The Spice Lads with Blunt Objects – Minor Miners

 The Spice Lads with Blunt Objects – Minor Miners

The Spice Lads with Blunt Objects – Minor Miners – Album Review

Enjoy at your own risk — your aural palate may never be quite the same…

Ohhhhhhhh you know a statement like that is gonna get my attention, yes indeed.

And as “Icy Fingers” started up Minor Miners, I felt like I knew exactly what they were getting at.  It has certainly not escaped me that most things Bill Owens tends to pen his name too are a little on the strange side…and you can definitely see that I’ve celebrated that many times here on our pages this year in reviewing music he’s made as Blunt Objects and DID NOT!.  What can I say?  I dig the bizarre, the artistic, the creative folks out there that are unafraid to do things differently.  He’s teamed up with Jim Waters of The Spice Lads, who also happens to be the same Jim Waters you’ll find generally at the helm of the studio boards, mixing those Blunt Objects records I’ve been so enamored with.  I figured that even with them splitting the duties more down the middle on this particular album, I’d still find a whole lot to dig on.  How could I not?  Bill Owens is practically my spirit animal; I aspire to be this guy one day.

“Icy Fingers” does reveal that Minor Miners isn’t just as simple as being another Blunt Objects record with a different name…there’s more to it than that, and you can hear the differences right away.  A bit more involved in the music, a bit more freedom in the mix to get weird with it, more of a presence with the music and less of an emphasis on the vocals being the featured element…it’s more of a shared billing here, and that’s reflected in what we hear.  You’ll still hear Bill’s signature vocals without any major barriers in your way, which is something that I’ve long argued most singers don’t need to be so afraid of – turn that music UP y’all…it makes the songs sound bigger, and more often than not, we’ll still hear the words just fine.  This first cut has got an undeniable psychedelic thread to it, which I felt worked brilliantly…”Icy Fingers” was like what I’d imagine it would sound like if you crossed The Black Angels with The Beta Band.  Laidback poetry, with music that packs a serious punch of personality to match – I can wholeheartedly say Bill wouldn’t have ever signed onto this project if it was just gonna be something typical, so take that to the bank & cash it y’all…”Icy Fingers” sets the table with a tasty first track that has no problem establishing itself as different from whatever’s on your playlist right now.  The music is wildly imaginative and innovative too; it has throwback elements to its vibe, but at the same time, absolutely feels like it is better suited for this modern-day era we find ourselves in now.  It’s clear this collaboration is ready, willing, and able to color way outside the lines to fully draw us all in to listen.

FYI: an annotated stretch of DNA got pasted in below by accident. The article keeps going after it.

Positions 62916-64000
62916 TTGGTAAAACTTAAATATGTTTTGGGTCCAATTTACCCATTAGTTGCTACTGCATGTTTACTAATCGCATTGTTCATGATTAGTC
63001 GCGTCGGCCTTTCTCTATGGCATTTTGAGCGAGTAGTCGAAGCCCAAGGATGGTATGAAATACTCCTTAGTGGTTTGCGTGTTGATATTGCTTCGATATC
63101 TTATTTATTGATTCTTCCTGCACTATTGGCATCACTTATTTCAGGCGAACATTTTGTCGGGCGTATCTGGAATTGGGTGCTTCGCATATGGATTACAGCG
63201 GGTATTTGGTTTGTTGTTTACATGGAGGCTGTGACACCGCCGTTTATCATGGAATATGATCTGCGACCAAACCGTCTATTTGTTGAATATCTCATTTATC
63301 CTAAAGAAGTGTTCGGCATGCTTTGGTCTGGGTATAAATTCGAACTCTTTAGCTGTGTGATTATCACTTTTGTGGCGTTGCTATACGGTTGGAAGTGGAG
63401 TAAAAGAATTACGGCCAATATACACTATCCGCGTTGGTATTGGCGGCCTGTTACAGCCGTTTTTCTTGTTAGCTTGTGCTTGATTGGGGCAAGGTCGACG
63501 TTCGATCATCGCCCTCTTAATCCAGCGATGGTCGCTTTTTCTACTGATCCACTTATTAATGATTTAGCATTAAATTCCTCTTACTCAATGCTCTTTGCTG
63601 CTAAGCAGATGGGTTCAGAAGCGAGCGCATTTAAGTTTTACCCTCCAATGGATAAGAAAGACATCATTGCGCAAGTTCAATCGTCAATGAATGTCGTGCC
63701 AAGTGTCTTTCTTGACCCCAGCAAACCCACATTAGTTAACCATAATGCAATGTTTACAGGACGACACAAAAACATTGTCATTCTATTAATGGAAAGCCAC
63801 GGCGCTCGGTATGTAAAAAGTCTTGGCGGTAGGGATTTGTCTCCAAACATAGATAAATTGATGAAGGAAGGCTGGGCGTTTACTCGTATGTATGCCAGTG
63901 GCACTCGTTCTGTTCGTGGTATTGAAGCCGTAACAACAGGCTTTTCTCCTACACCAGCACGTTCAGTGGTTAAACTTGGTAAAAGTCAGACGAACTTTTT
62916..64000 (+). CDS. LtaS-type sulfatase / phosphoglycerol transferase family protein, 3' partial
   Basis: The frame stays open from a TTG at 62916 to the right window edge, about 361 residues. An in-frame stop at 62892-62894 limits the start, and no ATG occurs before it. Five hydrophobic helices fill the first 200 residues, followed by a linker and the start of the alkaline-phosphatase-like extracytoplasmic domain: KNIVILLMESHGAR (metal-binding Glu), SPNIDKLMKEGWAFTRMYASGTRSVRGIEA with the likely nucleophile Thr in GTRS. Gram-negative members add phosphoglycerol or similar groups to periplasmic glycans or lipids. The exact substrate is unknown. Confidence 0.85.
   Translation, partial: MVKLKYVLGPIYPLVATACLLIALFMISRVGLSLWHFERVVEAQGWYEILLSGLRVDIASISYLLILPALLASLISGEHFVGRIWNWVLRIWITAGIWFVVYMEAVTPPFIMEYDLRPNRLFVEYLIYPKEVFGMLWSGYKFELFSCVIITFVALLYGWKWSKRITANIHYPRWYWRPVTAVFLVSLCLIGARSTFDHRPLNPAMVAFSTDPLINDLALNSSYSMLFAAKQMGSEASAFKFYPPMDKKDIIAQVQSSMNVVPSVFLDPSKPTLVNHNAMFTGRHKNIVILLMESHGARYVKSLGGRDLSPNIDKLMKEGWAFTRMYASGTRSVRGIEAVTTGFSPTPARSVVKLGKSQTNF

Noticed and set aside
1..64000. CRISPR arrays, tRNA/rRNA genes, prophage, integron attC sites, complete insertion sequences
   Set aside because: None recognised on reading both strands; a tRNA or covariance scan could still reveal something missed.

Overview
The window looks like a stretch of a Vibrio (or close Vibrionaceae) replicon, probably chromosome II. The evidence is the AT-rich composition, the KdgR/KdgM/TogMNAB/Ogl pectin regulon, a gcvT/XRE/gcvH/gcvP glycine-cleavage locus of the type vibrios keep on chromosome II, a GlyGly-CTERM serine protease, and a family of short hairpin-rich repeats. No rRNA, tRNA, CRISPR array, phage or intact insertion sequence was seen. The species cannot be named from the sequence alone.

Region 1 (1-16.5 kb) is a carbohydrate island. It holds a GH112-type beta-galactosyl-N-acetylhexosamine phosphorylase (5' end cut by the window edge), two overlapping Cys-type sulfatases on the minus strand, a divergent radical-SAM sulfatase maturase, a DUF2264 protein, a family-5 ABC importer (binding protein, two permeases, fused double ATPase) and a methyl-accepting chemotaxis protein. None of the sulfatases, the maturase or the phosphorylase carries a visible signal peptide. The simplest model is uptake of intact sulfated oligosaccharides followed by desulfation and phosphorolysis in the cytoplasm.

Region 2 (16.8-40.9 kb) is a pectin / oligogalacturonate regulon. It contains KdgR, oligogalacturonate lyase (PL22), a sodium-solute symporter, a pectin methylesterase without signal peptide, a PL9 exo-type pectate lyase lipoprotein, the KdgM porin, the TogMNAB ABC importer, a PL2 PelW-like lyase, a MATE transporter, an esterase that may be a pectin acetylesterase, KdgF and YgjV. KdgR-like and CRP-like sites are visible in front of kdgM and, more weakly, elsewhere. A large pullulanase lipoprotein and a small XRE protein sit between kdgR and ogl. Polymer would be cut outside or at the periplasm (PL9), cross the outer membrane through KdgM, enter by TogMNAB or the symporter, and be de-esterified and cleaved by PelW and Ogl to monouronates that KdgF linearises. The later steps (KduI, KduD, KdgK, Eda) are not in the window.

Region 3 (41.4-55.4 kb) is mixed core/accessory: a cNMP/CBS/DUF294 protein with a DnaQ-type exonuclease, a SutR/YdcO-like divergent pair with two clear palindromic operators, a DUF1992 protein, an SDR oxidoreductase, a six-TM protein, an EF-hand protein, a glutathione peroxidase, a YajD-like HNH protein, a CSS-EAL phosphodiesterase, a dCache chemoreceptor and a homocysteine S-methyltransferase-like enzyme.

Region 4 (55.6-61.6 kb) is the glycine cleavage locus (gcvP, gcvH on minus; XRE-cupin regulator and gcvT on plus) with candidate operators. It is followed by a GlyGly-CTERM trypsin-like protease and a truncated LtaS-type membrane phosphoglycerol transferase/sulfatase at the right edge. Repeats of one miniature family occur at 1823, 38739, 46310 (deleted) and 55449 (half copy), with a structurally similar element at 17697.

Look.  You know I’m here to advocate on behalf of…hmm…pretty much whatever ain’t normal.  Or at least, that’s where I tend to get the loudest and most excited about what I’m listening to.  That doesn’t mean a few of you crazy cats out there don’t need to be reeled in every so often!  Just because the music is different or I like you more than most doesn’t automatically mean I’m out here giving things the thumbs up when I can’t rationally justify it, you follow me?  Like…I listen to “Shortwave Shockwave” and I probably hear it exactly the same way you do for example.  My first thought was, “man – I remember getting THAT high before!”  I’ll admit…there’s this like…just-don’t-give-a-flying-fuck attitude about a song like this that I am totally cool with – we’re not meant to understand or like everyone’s art or music all the time, and the creators shouldn’t be held hostage by some belief that we SHOULD.  The ONLY thing that they SHOULD be responsible to, is doing whatever the heck they wanna do…that’s it, that’s all.  Obviously, when you put things out into the court of public opinion, you get jerks like me that’ll tell ya this or that about whatever the heck…but even that shouldn’t significantly change the course you’re on.  Do what you do because you love to do it, simple as that.  In fact, I’d argue that’s the biggest draw in a song like “Shortwave Shockwave” to me…the fact that I know these two dudes, Jim and Bill, are likely having the time of their life making music like this – and rightly so they should be!  Is it a track for the average everyday listener out there?  Heck no!  The squares ain’t gonna get this!  But even us proud trippers like myself are hangin’ on by our fingernails trying to figure out how we can stick with this one.  There are some absolutely killer ideas in the production happening here…as an audiophile, listening to the layers of vocals floating in & out through this song as it plays on is worth the price of admission to me, but let’s be crystal clear here – this is the kind of track that is best enhanced with the devil’s lettuce.